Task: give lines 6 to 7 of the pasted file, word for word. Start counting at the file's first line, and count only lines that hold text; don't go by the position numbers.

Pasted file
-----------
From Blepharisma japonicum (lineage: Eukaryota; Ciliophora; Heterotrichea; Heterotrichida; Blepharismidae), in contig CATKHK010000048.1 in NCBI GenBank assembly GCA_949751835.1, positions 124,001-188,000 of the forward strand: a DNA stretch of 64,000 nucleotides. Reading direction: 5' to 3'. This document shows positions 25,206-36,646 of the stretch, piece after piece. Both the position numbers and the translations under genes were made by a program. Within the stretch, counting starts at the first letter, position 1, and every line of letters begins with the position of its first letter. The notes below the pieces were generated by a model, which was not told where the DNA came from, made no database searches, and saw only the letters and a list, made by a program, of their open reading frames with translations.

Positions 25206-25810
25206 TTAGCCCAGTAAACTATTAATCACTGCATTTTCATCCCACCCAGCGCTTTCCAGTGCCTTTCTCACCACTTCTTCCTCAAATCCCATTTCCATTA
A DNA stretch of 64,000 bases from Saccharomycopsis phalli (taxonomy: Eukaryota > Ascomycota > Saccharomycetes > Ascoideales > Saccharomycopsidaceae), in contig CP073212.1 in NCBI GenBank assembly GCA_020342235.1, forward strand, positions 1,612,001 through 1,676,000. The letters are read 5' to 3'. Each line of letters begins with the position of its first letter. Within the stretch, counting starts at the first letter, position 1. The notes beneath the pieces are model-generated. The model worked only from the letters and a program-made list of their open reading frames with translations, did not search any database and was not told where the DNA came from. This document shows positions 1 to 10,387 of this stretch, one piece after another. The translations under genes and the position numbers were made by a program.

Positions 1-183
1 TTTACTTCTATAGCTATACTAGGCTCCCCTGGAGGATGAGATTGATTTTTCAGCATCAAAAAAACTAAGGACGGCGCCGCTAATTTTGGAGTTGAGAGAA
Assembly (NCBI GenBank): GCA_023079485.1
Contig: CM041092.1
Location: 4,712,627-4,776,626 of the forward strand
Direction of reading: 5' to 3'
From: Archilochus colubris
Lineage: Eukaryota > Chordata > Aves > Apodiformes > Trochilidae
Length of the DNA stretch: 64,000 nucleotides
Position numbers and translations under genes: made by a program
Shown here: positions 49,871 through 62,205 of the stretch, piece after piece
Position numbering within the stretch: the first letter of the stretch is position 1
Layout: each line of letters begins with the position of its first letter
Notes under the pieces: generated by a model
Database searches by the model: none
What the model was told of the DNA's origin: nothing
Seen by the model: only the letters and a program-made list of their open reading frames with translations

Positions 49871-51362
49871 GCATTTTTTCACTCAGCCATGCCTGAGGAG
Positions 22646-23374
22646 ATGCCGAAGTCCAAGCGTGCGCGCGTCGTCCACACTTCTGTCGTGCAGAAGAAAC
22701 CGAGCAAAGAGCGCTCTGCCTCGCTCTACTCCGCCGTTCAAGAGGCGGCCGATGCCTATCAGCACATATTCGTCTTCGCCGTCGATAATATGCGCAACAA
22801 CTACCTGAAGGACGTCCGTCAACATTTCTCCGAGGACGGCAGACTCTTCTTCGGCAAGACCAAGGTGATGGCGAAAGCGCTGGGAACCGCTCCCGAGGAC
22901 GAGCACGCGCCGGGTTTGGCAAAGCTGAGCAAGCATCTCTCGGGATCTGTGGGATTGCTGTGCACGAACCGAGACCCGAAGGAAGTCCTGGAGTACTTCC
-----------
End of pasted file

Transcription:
1 TTTACTTCTATAGCTATACTAGGCTCCCCTGGAGGATGAGATTGATTTTTCAGCATCAAAAAAACTAAGGACGGCGCCGCTAATTTTGGAGTTGAGAGAA
Assembly (NCBI GenBank): GCA_023079485.1